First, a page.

Bernie Sanders refuses to answer questions about ISIS. Bad move?
As terrorist attacks and mass shootings raise public concerns over security, Senator Sanders prefers to talk about poverty and inequality.
Bernie Sanders really, really wants to talk about poverty and inequality and the US economy, to the exclusion of other top issues.
That’s become increasingly apparent since the Paris terrorist attacks and mass shootings in Colorado Springs and San Bernardino, Calif., have raised foreign policy and guns on the national agenda.
Take Tuesday’s appearance by Senator Sanders (I) of Vermont at the West Baltimore neighborhood where Freddie Gray was arrested and riots erupted after Mr. Gray’s death last spring.
After touring the area, Sanders mentioned the devastating poverty and rundown housing he had seen. He said the landscape resembled that of a “third world country."
It was “stunning that we are less than an hour from the White House and the United States Congress," Sanders said at a press conference.
But the Baltimore Sun noted that his words were partly overshadowed by a verbal spat with reporters over the subject of the Islamic State.
Prior to the press conference, a Sanders aide said that subject was off-limits, due to the nature and setting of the West Baltimore tour. Reporters being reporters, they ignored that dictum and asked about IS anyway.
Sanders “appeared agitated and ended the press conference,” according to the Sun’s John Fritze.
This clash followed a weekend swing through New Hampshire in which Sanders chafed at responding to questions about guns and terrorism, according to MSNBC.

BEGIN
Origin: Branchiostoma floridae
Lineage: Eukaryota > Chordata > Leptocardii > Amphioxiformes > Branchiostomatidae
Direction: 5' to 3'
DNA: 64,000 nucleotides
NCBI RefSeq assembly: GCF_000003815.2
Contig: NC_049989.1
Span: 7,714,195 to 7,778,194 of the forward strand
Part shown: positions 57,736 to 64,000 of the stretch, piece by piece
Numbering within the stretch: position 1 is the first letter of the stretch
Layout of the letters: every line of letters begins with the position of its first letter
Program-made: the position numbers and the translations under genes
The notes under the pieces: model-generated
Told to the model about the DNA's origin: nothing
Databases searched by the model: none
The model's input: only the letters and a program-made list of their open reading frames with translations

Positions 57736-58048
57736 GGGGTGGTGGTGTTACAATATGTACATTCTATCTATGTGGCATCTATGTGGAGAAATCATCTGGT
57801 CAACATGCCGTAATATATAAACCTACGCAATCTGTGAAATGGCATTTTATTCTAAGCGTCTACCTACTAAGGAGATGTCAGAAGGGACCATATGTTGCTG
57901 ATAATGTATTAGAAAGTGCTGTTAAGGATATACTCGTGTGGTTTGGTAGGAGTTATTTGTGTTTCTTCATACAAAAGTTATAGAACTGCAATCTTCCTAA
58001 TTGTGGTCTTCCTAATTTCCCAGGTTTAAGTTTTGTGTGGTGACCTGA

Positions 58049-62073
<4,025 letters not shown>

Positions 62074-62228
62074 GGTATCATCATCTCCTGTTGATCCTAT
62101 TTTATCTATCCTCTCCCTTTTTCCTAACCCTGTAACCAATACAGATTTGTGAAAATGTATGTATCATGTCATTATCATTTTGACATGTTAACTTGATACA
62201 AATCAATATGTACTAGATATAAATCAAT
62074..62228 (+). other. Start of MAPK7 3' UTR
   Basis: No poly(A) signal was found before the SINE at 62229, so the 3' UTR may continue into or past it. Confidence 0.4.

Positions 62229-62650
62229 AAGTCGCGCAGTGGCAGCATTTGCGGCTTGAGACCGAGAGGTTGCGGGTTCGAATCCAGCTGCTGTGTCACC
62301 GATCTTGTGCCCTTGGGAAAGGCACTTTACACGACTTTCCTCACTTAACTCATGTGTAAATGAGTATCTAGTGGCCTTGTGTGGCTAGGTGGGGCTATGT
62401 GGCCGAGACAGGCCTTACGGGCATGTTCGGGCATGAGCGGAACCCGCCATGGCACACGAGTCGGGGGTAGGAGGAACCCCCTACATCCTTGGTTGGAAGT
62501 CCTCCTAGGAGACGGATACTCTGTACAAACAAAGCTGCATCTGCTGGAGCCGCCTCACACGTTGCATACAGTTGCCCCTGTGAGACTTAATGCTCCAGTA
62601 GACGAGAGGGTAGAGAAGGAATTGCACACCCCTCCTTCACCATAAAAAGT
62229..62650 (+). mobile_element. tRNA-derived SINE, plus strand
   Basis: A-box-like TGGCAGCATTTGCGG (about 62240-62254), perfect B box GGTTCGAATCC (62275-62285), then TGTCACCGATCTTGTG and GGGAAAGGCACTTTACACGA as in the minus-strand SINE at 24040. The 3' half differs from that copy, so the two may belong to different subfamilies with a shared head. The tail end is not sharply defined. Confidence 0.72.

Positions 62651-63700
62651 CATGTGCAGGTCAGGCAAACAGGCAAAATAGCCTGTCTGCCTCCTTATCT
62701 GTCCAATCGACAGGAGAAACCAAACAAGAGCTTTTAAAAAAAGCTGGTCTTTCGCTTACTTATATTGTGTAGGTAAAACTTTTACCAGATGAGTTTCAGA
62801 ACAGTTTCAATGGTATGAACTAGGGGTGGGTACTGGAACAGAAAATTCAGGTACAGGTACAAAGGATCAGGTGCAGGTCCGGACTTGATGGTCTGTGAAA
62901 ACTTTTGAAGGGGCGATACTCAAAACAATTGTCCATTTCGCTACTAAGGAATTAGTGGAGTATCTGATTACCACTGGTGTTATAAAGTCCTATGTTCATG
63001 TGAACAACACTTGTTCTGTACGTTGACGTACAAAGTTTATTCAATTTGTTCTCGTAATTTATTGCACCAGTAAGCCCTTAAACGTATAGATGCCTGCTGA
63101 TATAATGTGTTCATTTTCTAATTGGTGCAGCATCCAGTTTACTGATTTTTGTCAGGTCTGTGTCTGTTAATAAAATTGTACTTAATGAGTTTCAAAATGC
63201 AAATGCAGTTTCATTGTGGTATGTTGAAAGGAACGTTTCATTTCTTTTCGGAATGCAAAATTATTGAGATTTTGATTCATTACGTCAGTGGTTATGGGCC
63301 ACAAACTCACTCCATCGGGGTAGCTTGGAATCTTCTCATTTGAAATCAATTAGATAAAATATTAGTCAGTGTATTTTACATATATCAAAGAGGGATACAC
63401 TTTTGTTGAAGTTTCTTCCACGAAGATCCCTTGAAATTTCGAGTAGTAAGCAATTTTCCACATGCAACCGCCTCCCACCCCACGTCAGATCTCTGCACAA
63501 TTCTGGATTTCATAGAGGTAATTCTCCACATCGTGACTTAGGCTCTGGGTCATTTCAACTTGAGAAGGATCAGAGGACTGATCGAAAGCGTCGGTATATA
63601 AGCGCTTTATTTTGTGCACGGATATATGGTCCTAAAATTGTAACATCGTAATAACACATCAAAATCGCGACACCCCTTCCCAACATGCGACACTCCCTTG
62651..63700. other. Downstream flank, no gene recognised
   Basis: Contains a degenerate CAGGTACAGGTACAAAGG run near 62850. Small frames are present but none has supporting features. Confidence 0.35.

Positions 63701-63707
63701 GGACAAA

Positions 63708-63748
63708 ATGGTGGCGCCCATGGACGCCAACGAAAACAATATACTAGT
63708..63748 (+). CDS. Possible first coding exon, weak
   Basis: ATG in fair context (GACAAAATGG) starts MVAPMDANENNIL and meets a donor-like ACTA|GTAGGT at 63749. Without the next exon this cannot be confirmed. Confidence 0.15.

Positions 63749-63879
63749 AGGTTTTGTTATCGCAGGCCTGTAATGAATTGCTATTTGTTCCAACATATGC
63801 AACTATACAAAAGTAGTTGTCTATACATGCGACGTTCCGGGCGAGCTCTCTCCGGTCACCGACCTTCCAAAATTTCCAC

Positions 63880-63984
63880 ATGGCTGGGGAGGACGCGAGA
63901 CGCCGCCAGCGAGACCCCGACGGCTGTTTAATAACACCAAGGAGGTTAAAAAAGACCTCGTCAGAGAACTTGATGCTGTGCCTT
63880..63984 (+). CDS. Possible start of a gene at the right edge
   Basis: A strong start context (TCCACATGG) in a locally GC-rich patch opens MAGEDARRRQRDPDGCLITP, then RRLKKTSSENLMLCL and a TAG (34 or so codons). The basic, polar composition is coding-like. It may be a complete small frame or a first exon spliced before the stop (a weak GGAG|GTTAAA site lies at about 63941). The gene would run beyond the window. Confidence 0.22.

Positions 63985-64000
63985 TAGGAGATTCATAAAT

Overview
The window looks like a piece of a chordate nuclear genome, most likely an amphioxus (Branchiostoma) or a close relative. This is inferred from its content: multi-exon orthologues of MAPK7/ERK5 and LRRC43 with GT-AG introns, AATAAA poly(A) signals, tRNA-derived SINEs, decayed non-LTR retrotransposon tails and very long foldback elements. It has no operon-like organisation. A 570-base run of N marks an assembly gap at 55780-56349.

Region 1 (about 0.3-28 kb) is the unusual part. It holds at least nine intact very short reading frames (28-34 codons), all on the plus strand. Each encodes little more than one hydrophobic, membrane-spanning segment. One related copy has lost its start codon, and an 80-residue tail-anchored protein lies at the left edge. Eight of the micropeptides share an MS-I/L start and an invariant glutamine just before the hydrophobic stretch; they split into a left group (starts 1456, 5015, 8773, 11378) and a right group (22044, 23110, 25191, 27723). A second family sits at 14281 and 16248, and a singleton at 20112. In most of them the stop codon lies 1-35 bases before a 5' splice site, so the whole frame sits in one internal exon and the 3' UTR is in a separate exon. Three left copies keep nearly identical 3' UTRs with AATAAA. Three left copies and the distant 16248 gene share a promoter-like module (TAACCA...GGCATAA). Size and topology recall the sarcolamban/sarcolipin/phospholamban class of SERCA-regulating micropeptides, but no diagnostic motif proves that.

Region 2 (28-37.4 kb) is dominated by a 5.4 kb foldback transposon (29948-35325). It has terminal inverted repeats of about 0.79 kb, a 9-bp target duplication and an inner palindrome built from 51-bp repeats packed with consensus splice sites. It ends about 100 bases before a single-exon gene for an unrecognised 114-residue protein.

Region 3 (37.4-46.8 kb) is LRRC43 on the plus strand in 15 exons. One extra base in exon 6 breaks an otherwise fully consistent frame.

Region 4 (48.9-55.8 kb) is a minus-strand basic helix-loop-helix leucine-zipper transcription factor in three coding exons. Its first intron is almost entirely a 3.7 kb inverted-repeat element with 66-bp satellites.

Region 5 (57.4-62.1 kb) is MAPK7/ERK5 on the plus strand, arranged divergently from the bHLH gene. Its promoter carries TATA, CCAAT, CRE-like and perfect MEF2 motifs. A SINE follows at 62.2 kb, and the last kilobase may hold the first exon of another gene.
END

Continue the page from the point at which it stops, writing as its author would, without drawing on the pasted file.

“I say we are a great enough country, and a smart enough country, that we can destroy ISIS as we rebuild a disappearing middle class,” Sanders said at a rally in Plymouth, N.H.
Is this imbalanced focus going to hurt Sanders?
On one hand, it must be really annoying to politicians that reporters don’t always want to focus on their idea of the topic at hand. Think of all the joint press conferences presidents have had with world leaders where the US media corps asked about purely domestic stuff – or scandal.
And the economy rules, in the sense that it’s usually the No. 1 issue voters care about.
But that’s “usually." Right now is an unusual time. Events have made voters feel edgy and insecure – and candidates might need to respond to that. Presidents do. It’s part of their job.
“Sanders is – sorry Sanders people! – surprisingly one-dimensional as a candidate,” writes the savvy Washington Post political reporter Chris Cillizza.
And on a national level, that’s not working for Sanders at the moment. Look at the RealClearPolitics rolling average of major surveys: He’s about 26 points behind Hillary Clinton. That deficit has been pretty steady since Vice President Joe Biden announced he wouldn’t run back in October.
And a look at the sub-tabs of individual polls shows Sanders’s deeper problems. In a recent CNN/ORC survey, he trails Clinton by 27 percentage points on the question of which candidate Democrats most trust to handle the economy.
On foreign policy, the gap is huge: Clinton leads Sanders as most-trusted on foreign issues by 74 to 17 percent. That’s a whopping 57-percentage point difference.
Unless they reverse, for Sanders those are not the numbers of a future commander-in-chief.